Top 6 Pitfalls When Implementing A Quality Monitoring System
Is your quality monitoring system doing what you want?
Is it delivering the insights you expect and need?
If you said no, then it’s time to make a change. It’s time to either upgrade your existing system or implement a new one.
And you need to do it now—before more things fall through the cracks.
Having a good monitoring system for an inbound call center is crucial to boosting agent performance.
It helps increase coaching time, highlights critical service failures, and tells you if you’re rewarding the right behaviors.
It also produces significant cost savings, boosts agent engagement, and increases customer satisfaction—all while improving the consistency and quality of customer interactions.
Of course, implementing or upgrading a quality monitoring system is a challenge. But it doesn’t have to become an overwhelming task.
In fact, it can be a highly manageable one. Among the keys to keeping the task manageable is avoiding the 6 pitfalls described below:
1. Not enough time to evaluate calls
Scheduling evaluation time and setting targets on how many calls you expect evaluators to review per time period is critical. Generally, the more agents to be evaluated, the smaller the sample per agent is likely to be. This impacts accuracy.
Having a system that includes a replay speed function helps. This feature lets evaluators speed up calls by about 20% to 25% so they can handle more evaluations per time period. Adding planning and scheduling tools helps as well as does empowering employees to self-evaluate.
2. Inability to target calls for evaluation
With hundreds of incoming calls, finding the calls that can provide agents with insights and help evaluators determine problems is a challenge. Most calls are routine and don’t afford these opportunities.
Installing a system that allows for targeted monitoring of calls addresses this pitfall. Target monitoring lets you pinpoint key calls for evaluation—calls that greatly increase your chances of finding meaningful situations where insights exist.
3. Lack of sufficient coaching time
Evaluating agents is the first step. The second step is identifying training and coaching needs to root out bad behaviors and highlight effective ones. This effort must provide customized feedback for each agent to be helped.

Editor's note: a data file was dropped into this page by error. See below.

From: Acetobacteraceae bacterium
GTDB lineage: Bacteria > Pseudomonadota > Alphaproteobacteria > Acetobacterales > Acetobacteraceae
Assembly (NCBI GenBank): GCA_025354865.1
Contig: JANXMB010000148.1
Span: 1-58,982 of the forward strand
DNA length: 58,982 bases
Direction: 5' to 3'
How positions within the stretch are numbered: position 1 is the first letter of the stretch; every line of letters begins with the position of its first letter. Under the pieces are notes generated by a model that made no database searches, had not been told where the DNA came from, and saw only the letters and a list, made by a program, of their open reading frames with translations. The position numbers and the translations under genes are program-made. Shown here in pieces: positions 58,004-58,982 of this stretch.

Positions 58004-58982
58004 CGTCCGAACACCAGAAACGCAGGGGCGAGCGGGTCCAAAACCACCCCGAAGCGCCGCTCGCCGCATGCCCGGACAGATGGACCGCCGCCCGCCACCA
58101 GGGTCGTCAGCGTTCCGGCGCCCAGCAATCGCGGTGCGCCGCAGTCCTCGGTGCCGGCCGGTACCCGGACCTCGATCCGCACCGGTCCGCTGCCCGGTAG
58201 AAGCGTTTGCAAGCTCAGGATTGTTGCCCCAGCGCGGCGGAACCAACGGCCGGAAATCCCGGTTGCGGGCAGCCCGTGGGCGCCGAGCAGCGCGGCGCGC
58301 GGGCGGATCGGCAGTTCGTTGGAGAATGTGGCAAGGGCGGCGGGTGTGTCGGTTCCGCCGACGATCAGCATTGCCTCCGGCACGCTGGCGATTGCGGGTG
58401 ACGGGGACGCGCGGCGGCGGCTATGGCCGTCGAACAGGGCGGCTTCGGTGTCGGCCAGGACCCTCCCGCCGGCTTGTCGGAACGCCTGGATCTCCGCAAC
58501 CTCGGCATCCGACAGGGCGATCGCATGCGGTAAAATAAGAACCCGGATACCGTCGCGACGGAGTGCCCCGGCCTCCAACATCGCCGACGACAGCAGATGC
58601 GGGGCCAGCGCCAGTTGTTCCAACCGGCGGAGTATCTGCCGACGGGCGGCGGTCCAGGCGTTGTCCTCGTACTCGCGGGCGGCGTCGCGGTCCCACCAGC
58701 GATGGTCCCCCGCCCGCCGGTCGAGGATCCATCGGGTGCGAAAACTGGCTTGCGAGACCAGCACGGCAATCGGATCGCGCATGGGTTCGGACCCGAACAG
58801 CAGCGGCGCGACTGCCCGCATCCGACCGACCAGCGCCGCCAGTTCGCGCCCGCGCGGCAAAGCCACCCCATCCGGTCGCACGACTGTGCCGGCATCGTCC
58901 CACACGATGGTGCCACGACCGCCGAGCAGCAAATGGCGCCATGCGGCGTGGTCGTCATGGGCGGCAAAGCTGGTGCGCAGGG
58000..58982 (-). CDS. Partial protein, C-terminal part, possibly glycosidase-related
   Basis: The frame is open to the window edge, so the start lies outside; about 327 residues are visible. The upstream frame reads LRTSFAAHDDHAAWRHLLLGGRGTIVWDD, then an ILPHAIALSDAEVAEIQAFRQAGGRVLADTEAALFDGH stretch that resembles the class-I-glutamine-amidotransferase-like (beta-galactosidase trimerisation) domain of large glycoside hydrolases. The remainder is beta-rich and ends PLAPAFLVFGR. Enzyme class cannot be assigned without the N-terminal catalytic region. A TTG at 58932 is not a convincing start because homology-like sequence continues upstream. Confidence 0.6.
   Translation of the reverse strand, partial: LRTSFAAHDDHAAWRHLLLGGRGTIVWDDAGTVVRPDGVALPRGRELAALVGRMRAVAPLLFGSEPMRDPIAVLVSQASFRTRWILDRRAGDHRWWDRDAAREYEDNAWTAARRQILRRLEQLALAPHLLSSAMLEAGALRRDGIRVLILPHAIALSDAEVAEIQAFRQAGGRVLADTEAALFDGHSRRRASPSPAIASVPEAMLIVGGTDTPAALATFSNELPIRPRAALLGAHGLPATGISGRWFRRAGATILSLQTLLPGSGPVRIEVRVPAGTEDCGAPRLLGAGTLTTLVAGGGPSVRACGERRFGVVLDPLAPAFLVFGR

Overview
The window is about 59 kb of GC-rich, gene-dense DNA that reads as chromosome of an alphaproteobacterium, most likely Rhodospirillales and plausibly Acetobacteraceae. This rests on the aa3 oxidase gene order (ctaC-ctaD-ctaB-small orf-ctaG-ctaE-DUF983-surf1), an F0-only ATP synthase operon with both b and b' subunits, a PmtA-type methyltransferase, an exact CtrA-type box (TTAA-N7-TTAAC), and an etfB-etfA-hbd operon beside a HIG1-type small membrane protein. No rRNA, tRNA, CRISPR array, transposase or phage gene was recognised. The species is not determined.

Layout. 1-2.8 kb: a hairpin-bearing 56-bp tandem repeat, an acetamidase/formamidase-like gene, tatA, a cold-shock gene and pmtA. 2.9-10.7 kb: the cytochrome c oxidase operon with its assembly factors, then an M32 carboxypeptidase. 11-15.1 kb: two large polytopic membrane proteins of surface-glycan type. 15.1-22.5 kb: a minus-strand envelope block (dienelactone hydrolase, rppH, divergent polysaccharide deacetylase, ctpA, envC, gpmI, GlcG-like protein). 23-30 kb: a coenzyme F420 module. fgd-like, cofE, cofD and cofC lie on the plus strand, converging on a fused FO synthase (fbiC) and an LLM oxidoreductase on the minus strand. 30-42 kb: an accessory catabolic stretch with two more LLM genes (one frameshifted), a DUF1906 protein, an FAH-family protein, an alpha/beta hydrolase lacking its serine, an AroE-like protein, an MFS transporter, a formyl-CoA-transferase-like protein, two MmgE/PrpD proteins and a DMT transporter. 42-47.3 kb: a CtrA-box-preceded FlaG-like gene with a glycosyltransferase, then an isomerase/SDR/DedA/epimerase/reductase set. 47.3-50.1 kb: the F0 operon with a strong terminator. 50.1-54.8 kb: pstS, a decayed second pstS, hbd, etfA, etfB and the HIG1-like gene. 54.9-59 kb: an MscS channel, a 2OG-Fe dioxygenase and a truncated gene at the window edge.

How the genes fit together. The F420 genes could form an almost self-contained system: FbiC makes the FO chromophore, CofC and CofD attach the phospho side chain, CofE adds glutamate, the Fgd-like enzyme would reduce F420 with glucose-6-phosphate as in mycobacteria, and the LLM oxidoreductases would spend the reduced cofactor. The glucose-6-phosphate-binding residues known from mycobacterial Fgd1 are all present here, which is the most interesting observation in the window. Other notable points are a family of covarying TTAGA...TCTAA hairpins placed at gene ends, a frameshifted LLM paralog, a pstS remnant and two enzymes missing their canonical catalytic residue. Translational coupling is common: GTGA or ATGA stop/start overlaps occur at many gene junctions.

Creating an agent learning center helps. It allows for self-training and self-evaluation so agents can evaluate their own problem calls. It also provides more transparency to the process.
Equipped with the right features, an agent learning center even lets evaluators (1) tag calls for review by agents and (2) create customized coaching reports with improvement objectives.
4. Evaluations perceived as unfair/unrepresentative
Without transparency, agents can get the feeling that there is favoritism or unfairness in the evaluations process. Employing calibration and reporting tools to track evaluations helps address this perception.
These tools not only let you generate reports designed to compare an evaluator’s evaluation process, they also help you identify training needs for evaluators.
5. Not accounting for external factors
Any good monitoring system takes into account factors beyond the immediate control of an agent, such as infrastructure failure or product malfunction. Adding screen recording helps better identify broken processes.
Screen recording gives you a “true 360 view” of the process. When combined with call recording, it enables you to pinpoint technical glitches that can cause call backs or agents to run over allocated time.
6. Having nothing that outlines aims
Quality monitoring is more than technology. It also requires a documented policy or framework defining what you aim to achieve as well as how you plan to achieve your aims.
Using a strategic quality framework, like that developed by The Professional Planning Forum, provides insights into this area that support the technology installed.
Implementing or upgrading a quality monitoring system for an inbound call center is a challenge. But it doesn’t have to be an overwhelming task.
Avoiding the 6 pitfalls described above helps create a monitoring system that does everything you expect and need, produces significant savings, yet remains a manageable task.
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